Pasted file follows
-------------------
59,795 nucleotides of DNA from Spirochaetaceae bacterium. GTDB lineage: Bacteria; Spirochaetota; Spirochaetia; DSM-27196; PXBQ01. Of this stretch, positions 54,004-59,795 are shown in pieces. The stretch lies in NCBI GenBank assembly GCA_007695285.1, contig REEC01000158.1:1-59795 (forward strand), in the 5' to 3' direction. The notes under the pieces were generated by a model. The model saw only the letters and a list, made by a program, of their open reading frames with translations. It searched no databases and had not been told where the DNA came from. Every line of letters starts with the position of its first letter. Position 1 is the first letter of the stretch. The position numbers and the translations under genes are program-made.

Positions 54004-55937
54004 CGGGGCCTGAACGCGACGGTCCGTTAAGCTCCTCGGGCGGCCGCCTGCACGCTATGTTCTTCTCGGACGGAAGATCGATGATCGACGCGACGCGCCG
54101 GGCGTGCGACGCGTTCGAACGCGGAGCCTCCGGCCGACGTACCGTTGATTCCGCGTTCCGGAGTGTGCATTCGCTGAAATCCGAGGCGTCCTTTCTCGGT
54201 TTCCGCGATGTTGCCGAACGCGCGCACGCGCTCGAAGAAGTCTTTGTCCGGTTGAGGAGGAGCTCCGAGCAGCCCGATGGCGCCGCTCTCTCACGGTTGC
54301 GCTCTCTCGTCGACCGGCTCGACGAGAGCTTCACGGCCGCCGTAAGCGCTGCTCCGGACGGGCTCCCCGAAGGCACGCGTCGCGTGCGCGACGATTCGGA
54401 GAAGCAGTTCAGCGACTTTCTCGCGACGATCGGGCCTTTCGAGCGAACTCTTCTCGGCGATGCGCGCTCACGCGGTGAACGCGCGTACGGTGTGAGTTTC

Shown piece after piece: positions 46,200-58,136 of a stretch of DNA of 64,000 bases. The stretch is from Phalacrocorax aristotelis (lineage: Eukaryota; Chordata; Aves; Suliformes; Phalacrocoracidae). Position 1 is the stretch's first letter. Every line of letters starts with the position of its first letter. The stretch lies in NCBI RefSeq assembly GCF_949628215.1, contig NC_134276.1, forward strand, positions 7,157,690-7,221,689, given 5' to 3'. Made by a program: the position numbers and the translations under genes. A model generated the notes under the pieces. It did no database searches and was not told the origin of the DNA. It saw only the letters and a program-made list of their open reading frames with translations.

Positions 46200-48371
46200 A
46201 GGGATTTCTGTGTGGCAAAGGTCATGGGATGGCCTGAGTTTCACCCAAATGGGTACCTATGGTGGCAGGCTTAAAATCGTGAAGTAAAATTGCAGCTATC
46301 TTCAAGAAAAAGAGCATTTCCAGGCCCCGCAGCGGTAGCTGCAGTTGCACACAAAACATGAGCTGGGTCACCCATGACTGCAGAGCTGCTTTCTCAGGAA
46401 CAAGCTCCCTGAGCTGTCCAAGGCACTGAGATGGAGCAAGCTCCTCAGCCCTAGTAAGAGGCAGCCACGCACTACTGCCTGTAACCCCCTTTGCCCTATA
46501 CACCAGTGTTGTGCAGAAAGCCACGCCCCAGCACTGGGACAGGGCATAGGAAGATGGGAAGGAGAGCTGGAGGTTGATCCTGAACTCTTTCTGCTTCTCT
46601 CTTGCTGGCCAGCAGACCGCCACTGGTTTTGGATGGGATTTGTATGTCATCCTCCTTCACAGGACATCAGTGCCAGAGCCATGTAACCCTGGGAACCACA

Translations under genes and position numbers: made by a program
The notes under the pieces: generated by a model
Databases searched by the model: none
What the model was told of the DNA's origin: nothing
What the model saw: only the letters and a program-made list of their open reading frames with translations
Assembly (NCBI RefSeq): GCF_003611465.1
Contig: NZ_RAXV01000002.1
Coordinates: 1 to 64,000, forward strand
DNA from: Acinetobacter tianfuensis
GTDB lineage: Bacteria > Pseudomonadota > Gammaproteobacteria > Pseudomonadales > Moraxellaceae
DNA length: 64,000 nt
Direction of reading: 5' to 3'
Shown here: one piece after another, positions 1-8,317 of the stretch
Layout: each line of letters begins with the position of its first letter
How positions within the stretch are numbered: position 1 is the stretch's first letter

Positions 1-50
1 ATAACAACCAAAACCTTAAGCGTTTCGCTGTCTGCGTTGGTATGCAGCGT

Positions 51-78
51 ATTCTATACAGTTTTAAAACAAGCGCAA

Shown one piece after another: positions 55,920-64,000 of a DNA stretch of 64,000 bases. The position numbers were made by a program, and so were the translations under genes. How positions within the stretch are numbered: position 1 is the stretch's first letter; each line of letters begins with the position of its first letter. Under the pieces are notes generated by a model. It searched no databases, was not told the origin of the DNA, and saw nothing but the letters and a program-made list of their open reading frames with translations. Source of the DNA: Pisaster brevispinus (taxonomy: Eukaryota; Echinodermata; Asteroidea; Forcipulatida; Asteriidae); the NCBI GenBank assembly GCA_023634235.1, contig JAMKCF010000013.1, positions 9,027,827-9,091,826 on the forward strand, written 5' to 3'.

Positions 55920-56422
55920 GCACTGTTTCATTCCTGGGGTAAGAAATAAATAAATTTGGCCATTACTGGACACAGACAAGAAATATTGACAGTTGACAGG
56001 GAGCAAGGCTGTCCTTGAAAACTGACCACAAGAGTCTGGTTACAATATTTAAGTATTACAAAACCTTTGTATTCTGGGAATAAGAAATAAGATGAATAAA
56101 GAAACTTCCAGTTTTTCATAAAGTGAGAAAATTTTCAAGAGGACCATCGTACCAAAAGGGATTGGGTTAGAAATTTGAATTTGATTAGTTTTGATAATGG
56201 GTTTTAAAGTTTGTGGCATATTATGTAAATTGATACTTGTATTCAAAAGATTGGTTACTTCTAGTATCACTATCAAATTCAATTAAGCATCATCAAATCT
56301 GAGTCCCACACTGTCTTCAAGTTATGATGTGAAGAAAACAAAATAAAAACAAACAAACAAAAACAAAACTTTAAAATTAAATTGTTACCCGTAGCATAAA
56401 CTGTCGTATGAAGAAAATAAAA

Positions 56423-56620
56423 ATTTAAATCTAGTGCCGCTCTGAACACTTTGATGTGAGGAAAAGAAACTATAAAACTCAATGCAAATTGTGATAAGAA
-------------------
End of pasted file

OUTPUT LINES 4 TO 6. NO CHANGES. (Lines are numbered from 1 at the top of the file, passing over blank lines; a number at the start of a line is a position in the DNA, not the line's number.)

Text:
54101 GGCGTGCGACGCGTTCGAACGCGGAGCCTCCGGCCGACGTACCGTTGATTCCGCGTTCCGGAGTGTGCATTCGCTGAAATCCGAGGCGTCCTTTCTCGGT
54201 TTCCGCGATGTTGCCGAACGCGCGCACGCGCTCGAAGAAGTCTTTGTCCGGTTGAGGAGGAGCTCCGAGCAGCCCGATGGCGCCGCTCTCTCACGGTTGC
54301 GCTCTCTCGTCGACCGGCTCGACGAGAGCTTCACGGCCGCCGTAAGCGCTGCTCCGGACGGGCTCCCCGAAGGCACGCGTCGCGTGCGCGACGATTCGGA